Vegan Brazil nut cheese spread

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Brazil nut cheese spread.

Have you tried these very special nuts before? They come from a tree that grows in Amazon, Brazil included. They are very buttery in taste and contain a handful of vitamins, minerals and micro nutrients. Did you know that just a single serving of Brazil nuts (which is only 4 nuts) taken once a month instantly lowers the bad cholesterol in our blood and boosts the good cholesterol?* It would take about 4 days for prescription drugs to achieve the same result. Pretty cool, right? 🙂 Brazil nuts are also loaded with Magnesium, and have good amounts of Calcium, Iron and Vitamin B-6. And, of course, Brazil nuts are a great source of protein, healthy fats and fiber.

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Raw Brazil nuts.

I absolutely adore nut butters and spreads. What a wonderful and pleasant way to eat nuts! It is a perfect morning spread to get your day started with a good kick of vitamins and minerals!

Since I got my lovely Cuisinart food processor I began experimenting more with nut butters, spreads and sauces. It is a very fun process! I love watching textures transform, from a solid nut to a buttery and silky spread. Magic!

Let’s get down to business and make a bad-ass Brazil nut spread! This recipe is by Rich Roll & Julie Piatt. The only difference is I put less salt 🙂

Yields: 1/2 cup (more or less)

Ingredients:

  • 1 cup raw Brazil nuts
  • 1 garlic clove
  • 1 tbsp soy lecithin
  • 2 tbsp filtered water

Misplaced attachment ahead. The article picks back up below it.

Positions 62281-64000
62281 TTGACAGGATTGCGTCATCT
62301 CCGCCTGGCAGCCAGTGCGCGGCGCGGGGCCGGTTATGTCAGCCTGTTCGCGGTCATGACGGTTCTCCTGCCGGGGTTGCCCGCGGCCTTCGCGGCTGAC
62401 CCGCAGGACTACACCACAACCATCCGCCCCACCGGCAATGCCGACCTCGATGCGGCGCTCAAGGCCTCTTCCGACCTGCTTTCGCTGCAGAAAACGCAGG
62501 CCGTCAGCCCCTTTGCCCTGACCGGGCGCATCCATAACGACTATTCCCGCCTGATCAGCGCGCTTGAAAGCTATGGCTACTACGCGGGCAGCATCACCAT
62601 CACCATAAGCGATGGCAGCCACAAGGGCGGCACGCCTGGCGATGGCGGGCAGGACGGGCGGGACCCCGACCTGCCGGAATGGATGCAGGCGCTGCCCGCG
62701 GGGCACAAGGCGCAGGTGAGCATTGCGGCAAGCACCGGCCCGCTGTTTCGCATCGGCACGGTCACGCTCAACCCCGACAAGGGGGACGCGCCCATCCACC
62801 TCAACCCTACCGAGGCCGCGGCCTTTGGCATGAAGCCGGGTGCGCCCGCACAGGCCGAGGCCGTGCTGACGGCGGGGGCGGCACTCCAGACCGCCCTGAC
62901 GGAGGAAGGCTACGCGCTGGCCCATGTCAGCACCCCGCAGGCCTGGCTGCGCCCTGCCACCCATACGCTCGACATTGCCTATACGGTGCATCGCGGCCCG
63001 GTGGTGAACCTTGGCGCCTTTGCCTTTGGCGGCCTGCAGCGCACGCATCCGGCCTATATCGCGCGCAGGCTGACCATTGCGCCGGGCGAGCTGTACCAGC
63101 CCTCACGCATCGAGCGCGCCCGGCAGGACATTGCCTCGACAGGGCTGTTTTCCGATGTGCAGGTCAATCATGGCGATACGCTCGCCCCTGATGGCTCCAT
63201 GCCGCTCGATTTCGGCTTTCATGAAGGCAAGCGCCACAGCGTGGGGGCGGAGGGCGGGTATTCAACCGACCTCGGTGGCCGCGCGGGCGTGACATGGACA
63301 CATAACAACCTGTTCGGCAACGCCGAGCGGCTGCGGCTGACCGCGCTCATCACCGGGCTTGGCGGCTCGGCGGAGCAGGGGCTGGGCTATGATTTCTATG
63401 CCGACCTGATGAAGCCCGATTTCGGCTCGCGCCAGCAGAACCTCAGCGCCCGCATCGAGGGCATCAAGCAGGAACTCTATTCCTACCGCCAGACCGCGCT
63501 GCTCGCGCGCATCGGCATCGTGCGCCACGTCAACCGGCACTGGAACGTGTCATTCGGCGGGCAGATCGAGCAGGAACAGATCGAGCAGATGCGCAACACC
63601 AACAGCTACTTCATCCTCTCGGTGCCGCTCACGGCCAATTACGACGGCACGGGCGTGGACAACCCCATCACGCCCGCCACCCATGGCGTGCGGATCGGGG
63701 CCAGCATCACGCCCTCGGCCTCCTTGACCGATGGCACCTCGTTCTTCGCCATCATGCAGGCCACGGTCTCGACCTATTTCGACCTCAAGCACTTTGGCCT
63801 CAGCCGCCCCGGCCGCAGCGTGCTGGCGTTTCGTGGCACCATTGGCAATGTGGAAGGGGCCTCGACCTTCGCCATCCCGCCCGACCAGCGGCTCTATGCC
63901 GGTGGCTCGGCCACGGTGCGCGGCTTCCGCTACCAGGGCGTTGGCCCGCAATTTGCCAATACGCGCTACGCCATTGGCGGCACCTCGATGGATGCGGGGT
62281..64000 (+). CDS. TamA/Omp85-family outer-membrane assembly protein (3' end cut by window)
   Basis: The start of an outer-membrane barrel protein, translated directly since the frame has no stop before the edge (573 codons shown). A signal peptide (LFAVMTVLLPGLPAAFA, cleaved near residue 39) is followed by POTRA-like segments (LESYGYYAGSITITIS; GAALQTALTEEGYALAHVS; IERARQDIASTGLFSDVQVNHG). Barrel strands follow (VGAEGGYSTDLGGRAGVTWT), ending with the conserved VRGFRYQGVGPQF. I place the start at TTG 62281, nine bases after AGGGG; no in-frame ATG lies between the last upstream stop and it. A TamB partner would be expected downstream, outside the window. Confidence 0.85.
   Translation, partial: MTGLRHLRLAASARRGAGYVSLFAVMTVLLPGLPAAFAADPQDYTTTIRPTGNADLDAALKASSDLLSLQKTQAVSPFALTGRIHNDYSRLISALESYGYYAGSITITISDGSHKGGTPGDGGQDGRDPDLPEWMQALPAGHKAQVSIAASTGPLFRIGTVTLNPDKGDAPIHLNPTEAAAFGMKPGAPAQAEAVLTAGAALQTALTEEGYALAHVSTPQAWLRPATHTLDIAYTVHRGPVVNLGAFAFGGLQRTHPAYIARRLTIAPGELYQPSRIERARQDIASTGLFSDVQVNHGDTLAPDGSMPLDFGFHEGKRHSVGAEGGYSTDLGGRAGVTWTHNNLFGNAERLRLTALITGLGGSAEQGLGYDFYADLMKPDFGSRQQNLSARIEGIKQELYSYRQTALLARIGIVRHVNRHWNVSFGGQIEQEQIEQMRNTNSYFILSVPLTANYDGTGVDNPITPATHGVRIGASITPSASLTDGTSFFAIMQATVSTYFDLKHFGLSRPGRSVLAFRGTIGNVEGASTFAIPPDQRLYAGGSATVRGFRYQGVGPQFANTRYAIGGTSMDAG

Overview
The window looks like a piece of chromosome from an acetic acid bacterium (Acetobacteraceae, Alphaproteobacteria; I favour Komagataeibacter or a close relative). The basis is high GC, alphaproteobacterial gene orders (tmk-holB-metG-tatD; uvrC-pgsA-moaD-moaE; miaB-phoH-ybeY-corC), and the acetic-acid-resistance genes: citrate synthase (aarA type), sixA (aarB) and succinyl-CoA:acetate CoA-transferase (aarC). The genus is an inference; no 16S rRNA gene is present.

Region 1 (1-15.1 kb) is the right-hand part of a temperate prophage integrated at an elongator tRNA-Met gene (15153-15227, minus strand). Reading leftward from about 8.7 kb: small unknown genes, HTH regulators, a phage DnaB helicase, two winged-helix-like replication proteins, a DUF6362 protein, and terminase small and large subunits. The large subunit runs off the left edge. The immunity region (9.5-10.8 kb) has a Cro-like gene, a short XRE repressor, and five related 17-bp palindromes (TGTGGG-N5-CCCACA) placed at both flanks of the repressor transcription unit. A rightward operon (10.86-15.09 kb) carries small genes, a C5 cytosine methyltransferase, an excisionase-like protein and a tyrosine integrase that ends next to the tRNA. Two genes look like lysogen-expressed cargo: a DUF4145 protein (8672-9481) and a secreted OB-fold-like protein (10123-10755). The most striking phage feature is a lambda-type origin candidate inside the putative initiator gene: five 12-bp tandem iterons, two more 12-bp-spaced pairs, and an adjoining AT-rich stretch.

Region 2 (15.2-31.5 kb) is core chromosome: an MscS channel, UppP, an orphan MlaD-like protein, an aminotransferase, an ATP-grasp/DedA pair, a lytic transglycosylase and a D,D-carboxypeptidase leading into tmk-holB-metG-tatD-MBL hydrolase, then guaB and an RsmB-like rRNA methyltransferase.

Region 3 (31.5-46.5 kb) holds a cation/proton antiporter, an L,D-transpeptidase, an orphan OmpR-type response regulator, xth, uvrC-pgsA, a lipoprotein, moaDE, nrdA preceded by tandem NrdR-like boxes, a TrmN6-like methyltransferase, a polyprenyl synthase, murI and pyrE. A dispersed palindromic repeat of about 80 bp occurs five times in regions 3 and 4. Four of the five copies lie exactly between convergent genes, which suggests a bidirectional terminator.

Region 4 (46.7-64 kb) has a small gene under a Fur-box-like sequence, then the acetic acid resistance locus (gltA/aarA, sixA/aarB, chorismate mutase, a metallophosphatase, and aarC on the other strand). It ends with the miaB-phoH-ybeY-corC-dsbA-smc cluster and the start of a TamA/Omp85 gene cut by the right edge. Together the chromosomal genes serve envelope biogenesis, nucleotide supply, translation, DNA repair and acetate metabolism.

• 1 tbsp of any vegetable oil that has no strong taste (grape seed, sunflower)
  • 1/2 tsp of Celtic sea salt
  • 1/8 tsp freshly ground black pepper

First and foremost, soak nuts over night in filtered water. Next day, when you are ready to make the spread, drain the water. Place all the ingredients in your food processor or a powerful blender. Blend, blend, blend until it all comes together and forms a creamy consistency. Chill for at least 1 hour in the fridge before serving. Enjoy!

It goes so well with fresh baguette. Oh my!!

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*Data resources: http://nutritionfacts.orghttps://www.researchgate.net.

Vegan turmeric carrot ginger soup

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We are almost at the time of Spring Equinox. The time of change when spring claims its power over the winter. Lately I particularly enjoy cleansing uplifting foods. Vibrant colors makes my heart sings. I went to my local farmers market yesterday morning and picked up some really nice hearty carrots, onions, micro greens mix, and a whole bunch of other veggies, and apples, of course. I’m so happy to see anything  green being sold at this time of the year. Micro greens are great, they are loaded with vitamins, minerals and antioxidants – exactly what we need more of right now!

Here is how to make this cleansing soup:

Serves: 6 people

Time: 45 min

Ingredients:

  • 4 large carrots
  • 1 medium yellow onion
  • 4-5 cups of veggie broth
  • 2-3 tbsp of fresh grated ginger
  • olive oil or coconut oil
  • 2 tsp of turmeric powder
  • Celtic sea salt to taste (if the broth is not salty enough)
  • 1/3 cup of plant milk if desired
  • 2 tbsp of vegan butter (optional)
  • black pepper to taste
  • High quality olive oil for garnish
  • micro greens for garnish

Peal carrots and chop them into 1/2 inch chunks. Peal onion and cut it chunky too. Heat up a saucepan on medium heat, add your oil of choice, put onions in, sauté for couple of minutes until fragrant, now add turmeric powder. Sauté for another few minutes until golden. Add carrots and saute together for 10-15 minutes. Then add your veggie broth, and extra salt if needed, and cook for another 10-15 minutes until carrots become softer. Don’t over cook them! You want your carrots still little hard not mushy.